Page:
Down the hall, something exploded with a bang. Sophronia thought she heard her mother shriek. Both she and the visitor ignored the disruption.

“Strong?” Sophronia edged toward the tea trolley, eyeing the sponge.

“From all the climbing.” A pause. “And the machine lifting, I suppose.”

Sophronia blinked. “I’m not weak.”

“You’re certainly good at prevarication.”

“Is that a bad thing?”

“That depends on whom you’re asking.”

Sophronia helped herself to two pieces of cake, just as though she had been invited to do so. The visitor forbore to remark upon it. Sophronia turned away briefly, in the guise of finding a spoon, to tuck one piece away in her apron pocket. Mumsy wouldn’t allow her any sweets for the next week once she found out about the dumbwaiter.

The woman might have seen the theft, but she didn’t acknowledge it.

“You run this finishing school, then?”

“Do you run this finishing school, Mademoiselle Geraldine?” corrected the crow.

“Do you run this finishing school, Mademoiselle Geraldine?” parroted Sophronia dutifully, even though they had not been properly introduced. Odd, in a finishing school teacher. Shouldn’t she wait until Mumsy returns?

“It is called Mademoiselle Geraldine’s Finishing Academy for Young Ladies of Quality. Have you heard of it?”

Sophronia had. “I thought only the very best families were allowed in.”

“Sometimes we make exceptions.”

“Are you the Mademoiselle Geraldine? You don’t seem old enough.”

“Why, thank you, Miss Temminnick, but you should not make such an observation to your betters.”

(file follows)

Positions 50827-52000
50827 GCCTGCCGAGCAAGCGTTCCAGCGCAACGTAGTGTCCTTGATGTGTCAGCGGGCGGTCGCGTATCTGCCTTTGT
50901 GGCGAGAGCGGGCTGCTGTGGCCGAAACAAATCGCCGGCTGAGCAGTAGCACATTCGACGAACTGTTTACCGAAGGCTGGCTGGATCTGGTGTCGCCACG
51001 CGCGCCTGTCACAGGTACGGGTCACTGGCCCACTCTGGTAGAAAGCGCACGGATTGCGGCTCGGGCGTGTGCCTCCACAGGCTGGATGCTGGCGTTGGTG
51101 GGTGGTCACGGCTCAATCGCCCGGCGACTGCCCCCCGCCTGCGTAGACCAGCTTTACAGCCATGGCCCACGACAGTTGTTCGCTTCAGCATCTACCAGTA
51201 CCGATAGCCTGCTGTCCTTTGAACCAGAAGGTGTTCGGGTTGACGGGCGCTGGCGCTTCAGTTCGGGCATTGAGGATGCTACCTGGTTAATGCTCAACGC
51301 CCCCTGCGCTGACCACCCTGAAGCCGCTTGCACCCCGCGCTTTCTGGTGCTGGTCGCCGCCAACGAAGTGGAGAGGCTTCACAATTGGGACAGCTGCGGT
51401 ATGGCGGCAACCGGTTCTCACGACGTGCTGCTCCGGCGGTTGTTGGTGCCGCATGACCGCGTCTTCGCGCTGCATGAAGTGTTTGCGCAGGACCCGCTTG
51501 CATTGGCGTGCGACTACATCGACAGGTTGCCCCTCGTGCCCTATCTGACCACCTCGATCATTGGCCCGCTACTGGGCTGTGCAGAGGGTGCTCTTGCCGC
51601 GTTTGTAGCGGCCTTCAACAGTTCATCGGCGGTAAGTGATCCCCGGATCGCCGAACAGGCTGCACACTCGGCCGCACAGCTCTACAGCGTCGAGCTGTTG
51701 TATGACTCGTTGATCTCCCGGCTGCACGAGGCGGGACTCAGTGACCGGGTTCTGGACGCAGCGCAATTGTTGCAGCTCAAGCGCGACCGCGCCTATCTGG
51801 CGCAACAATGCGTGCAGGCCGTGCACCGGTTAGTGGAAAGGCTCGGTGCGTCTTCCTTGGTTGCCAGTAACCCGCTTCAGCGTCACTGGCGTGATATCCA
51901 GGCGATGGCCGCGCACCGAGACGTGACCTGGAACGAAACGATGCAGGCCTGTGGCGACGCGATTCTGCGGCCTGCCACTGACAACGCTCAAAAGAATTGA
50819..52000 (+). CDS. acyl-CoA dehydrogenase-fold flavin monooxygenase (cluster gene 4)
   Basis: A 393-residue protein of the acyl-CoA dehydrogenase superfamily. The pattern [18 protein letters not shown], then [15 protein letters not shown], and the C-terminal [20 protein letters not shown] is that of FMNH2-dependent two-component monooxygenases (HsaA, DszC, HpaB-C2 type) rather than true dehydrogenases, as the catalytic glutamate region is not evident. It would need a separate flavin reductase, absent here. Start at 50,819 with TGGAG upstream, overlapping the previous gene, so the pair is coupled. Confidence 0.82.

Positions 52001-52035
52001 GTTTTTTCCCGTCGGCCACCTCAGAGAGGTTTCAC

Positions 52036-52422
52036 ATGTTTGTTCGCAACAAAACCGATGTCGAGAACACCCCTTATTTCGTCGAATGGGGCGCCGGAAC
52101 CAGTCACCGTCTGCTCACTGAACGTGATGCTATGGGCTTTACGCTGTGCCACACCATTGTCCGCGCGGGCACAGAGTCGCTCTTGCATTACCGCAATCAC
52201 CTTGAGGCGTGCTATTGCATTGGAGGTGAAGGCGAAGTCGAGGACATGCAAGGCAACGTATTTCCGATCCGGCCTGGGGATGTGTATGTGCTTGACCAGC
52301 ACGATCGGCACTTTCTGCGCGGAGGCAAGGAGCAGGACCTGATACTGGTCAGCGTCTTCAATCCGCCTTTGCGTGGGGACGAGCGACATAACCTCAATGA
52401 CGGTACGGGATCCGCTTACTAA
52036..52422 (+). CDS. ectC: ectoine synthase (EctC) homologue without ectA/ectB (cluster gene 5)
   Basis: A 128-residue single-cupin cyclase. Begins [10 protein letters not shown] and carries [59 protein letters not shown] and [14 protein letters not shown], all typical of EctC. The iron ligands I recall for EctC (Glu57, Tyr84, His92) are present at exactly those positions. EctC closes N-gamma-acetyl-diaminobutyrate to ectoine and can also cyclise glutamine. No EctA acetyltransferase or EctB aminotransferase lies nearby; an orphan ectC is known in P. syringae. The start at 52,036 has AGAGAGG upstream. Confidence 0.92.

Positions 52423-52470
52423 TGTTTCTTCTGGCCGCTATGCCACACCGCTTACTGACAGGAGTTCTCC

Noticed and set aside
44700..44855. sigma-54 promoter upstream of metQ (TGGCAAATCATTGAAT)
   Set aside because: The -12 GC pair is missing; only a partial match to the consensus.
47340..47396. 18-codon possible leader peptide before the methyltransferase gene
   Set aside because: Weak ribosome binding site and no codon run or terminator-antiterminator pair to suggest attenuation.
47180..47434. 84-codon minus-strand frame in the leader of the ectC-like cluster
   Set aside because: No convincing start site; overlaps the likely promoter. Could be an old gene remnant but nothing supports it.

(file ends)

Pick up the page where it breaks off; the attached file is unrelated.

“Sorry, Madam.”

“Sorry, Mademoiselle Geraldine.”

“Oh, yes, sorry, Mademoiselle Geraldine.”

“Very good. Do you notice anything else odd about me?”

Sophronia said the first thing that came to mind. “The gray in your hair. It’s amiss.”

“You are an observant young lady, aren’t you?” Then, in a sudden movement, Mademoiselle Geraldine reached over and pulled out the small throw pillow from behind her back. She tossed it at Sophronia.

Sophronia, who had never before had a lady throw a pillow at her, was flabbergasted, but caught it.

“Adequate reflexes,” said Mademoiselle Geraldine, wiggling her fingers for the return of the pillow.

Bemused, Sophronia handed it back to her. “Why—”

A black-gloved hand was raised against any further questions.

Mrs. Temminnick returned at that juncture. “I do apologize. How incurably rude of me. I can’t comprehend what has happened to the dumbwaiter. It’s making the most awful racket. But you don’t want to hear of such piddling domestic trifles.” She put a great deal of emphasis on the word trifles.

Sophronia grimaced.

Mrs. Temminnick sat down, rubbing at a grease spot on her formerly impeccable gloves. “How are you and Sophronia getting on?”

Mademoiselle Geraldine said, “Quite well. The young lady was just telling me of some history book she was recently reading. What was the subject?”

So, she doesn’t want Mumsy to know she’s been throwing pillows at me? Sophronia was never one to let anyone down when fibs were required.

“Egypt. Apparently the Primeval Monarchy, which follows directly after the Mythical Period, has been given new dates. And—”

Her mother interrupted. “That’s more than enough of that, Sophronia. A headmistress isn’t interested in education. Really, Mademoiselle Geraldine, once you get her started she’ll never stop.” She looked hopeful. “I know she’s a terrible mess, but can you do anything with her?”

Mademoiselle Geraldine gave a tight smile. “What do you say to a probationary period? We’ll return her in time for that coming-out ball of yours in a few months and see how she gets on until then?”

“Oh, Mademoiselle Geraldine, how perfectly topping!” Sophronia’s mother clasped her hands delightedly. “Isn’t this thrilling, Sophronia? You’re going to finishing school!”

“But I don’t want to go to finishing school!” Sophronia couldn’t help the petulance in her voice as visions of parasol training danced through her head.

“Don’t be like that, darling. It will be very exciting.”